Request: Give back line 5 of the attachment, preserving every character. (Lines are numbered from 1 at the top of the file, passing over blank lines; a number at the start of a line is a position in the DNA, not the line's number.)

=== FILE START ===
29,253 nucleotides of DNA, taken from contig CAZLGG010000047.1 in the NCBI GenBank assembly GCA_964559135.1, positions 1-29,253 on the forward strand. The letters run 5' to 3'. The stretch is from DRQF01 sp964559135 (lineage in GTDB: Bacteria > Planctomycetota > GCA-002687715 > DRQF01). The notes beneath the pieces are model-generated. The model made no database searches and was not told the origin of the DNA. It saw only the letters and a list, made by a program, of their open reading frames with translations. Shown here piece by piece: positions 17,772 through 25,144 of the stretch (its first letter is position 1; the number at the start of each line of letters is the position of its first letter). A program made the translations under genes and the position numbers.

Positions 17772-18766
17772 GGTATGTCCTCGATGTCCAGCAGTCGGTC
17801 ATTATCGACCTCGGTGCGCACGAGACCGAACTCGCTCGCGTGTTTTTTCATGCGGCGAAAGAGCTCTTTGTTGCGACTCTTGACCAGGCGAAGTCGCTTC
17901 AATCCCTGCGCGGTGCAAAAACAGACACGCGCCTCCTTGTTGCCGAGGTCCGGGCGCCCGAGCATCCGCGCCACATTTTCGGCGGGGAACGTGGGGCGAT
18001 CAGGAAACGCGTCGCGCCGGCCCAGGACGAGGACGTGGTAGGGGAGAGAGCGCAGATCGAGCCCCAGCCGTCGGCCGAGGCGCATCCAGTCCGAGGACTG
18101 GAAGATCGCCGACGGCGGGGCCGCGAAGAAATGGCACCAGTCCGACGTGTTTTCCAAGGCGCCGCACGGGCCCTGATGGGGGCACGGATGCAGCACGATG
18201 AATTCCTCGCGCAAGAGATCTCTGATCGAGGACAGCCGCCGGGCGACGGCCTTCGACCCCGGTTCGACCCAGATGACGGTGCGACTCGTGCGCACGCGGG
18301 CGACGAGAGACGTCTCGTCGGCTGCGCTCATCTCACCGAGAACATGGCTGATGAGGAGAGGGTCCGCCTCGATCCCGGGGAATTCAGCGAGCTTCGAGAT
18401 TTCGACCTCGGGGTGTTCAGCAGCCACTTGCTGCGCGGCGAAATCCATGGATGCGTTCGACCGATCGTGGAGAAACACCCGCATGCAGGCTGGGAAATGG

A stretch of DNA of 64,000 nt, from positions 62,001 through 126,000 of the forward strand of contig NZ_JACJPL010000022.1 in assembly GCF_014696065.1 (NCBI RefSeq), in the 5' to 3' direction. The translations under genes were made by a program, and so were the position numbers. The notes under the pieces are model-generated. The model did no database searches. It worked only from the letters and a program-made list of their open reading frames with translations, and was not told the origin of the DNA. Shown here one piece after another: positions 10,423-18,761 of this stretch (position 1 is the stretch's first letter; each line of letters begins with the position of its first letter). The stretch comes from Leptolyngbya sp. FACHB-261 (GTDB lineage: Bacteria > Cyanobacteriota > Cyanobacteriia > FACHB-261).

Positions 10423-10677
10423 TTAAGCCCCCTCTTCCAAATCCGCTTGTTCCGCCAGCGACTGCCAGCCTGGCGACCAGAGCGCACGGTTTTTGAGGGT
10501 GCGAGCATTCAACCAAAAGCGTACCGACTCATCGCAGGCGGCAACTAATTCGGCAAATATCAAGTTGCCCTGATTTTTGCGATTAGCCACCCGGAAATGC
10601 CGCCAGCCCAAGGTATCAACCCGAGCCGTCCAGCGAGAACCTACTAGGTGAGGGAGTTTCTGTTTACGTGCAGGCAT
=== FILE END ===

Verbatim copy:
17901 AATCCCTGCGCGGTGCAAAAACAGACACGCGCCTCCTTGTTGCCGAGGTCCGGGCGCCCGAGCATCCGCGCCACATTTTCGGCGGGGAACGTGGGGCGAT